When I was not practising violin or at school I was always listening to music: my parents records, my own cassettes, the radio…whatever I could find. Whenever there was a concert performance in Nanaimo, my mother was sure to take me to it and when I got a little older my violin teacher, Heilwig von Königslöw would take me along to all the freelance gigs she played in Vancouver. She would sneak me into dress or tech rehearsals for opera whenever she could. She also played in the fabulous CBC Radio Orchestra and I went to many of their concerts as a child.
When did you first play the violin?
I started violin lessons sometime between the ages of 3 and 4.
One day I saw a segment on Sesame Street where Itzhak Perlman played the violin. I informed my mother, ‘I am going to do that when I grow up.’
She asked me if I thought I would like to give it a try before I was totally grown up and I said ‘Sure!’ So…off we went to the big city of Victoria to pick out a bright shiny new violin.
What do you remember about your first violin teacher?
My very first teacher was an extremely kind lady named Vivian Pritchard who taught through our community music school. We only had a little while together before she ended up taking a year off of teaching. My second violin teacher, Heilwig von Königslöw took over Ms. Pritchard’s studio of students. I studied with Heilwig for almost ten years and today she remains one of my closest friends. All you music teachers out there reading this please know what a positive difference you are making in the lives of young people!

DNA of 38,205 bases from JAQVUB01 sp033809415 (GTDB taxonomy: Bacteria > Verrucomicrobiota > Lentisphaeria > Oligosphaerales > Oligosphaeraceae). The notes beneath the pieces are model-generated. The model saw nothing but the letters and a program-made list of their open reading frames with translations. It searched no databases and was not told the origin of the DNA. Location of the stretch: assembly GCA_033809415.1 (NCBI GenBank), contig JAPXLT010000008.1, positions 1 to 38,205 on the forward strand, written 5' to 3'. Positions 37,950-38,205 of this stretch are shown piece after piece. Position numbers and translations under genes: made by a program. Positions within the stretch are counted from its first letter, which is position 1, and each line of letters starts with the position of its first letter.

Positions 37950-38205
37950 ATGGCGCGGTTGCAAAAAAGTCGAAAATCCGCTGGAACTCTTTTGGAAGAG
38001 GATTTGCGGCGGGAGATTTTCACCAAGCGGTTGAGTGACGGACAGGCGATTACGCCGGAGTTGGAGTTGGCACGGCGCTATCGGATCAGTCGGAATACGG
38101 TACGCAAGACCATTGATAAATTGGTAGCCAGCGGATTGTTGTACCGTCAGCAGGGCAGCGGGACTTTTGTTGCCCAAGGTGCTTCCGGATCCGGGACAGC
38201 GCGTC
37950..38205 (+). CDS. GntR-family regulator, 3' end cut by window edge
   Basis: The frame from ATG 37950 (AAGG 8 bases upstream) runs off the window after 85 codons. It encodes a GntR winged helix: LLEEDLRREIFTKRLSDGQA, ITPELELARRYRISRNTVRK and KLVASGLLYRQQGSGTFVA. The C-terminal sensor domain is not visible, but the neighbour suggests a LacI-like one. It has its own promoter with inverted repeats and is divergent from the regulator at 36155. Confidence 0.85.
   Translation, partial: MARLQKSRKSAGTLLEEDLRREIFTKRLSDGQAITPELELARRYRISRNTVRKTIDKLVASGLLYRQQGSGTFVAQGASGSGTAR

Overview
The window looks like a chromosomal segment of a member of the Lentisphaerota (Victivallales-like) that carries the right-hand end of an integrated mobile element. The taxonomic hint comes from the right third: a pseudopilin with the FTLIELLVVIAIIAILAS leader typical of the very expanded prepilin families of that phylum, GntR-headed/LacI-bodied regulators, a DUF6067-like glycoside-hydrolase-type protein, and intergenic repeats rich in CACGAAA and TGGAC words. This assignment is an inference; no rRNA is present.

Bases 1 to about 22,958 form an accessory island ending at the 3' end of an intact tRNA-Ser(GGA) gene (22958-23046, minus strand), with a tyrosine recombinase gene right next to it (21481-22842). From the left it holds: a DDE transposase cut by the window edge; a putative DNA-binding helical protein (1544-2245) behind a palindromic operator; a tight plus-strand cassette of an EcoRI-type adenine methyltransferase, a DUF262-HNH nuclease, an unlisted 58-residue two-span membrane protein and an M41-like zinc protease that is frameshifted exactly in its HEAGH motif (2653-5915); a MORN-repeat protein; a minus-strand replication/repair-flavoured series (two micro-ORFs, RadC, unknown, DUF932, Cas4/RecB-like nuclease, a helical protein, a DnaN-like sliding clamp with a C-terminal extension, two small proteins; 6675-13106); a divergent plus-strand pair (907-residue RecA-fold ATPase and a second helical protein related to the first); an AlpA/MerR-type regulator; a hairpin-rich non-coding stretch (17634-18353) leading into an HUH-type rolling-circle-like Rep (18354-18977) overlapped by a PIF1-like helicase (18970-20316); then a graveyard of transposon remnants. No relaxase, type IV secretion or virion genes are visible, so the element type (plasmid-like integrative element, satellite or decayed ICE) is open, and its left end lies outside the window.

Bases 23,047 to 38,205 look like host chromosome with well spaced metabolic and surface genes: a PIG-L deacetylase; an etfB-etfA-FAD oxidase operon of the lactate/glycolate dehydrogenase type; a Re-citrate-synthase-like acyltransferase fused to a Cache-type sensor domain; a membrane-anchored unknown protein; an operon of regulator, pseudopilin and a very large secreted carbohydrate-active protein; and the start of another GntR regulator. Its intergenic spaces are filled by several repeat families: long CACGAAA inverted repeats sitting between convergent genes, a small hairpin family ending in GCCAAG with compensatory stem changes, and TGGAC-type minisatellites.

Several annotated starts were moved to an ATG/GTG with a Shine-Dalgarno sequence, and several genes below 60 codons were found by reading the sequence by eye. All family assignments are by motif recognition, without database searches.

Your first experiences of making music with other people?
My teacher insisted that all of her students play in her student string orchestra and take group technique classes. She would also arrange chamber music groups and coachings for the really keen students. I loved orchestra and was bitten by the chamber music bug very early on…I think my first attempt at forming a professional string quartet was somewhere around the age of nine
Do you remember when you first performed for an audience?
I don’t remember ever not having music school recitals to attend and play at.
My earliest solid memory of a solo performance is playing the first movement of Vivaldi’s a minor violin concerto (of Suzuki book fame) at the local music festival. I know that I must have played solo before this but I really loved that piece and have a vivid memory of getting up and going to it with gusto.
Do you remember the point at which you began to think of yourself as a career musician?
By the time people were asking me what I wanted to be when I grew up it seemed natural for me to answer that I wanted to be a musician….either that or pitch for the Yankees – depending on what day you asked!
Suppose a local after-school club asked you to talk informally about your work with a very mixed group of children…
I'd say I’m a professional violinist. I perform classical music for people in Toronto and all over the world, and that making music with people makes me really happy.
When I play concerts I try to share that feeling of happiness with the people in the audience.
Tafelmusik - Baroque Splendour: Thurs Dec 1, Fri Dec 2, Sat Dec 3 at 8pm; Sun Dec 4 at 3:30pm; Trinity-St. Paul's Centre. With Alfredo Bernardini, guest director and oboe soloist.
Baroque Dresden’s remarkable court orchestra attracted Europe’s best instrumentalists and composers, resulting in flashy, stunning and technically demanding music. Join Tafelmusik, directed by the dynamic and entertaining Italian oboe virtuoso Alfredo Bernardini, for music by Fasch, Pisendel, Telemann and Vivaldi.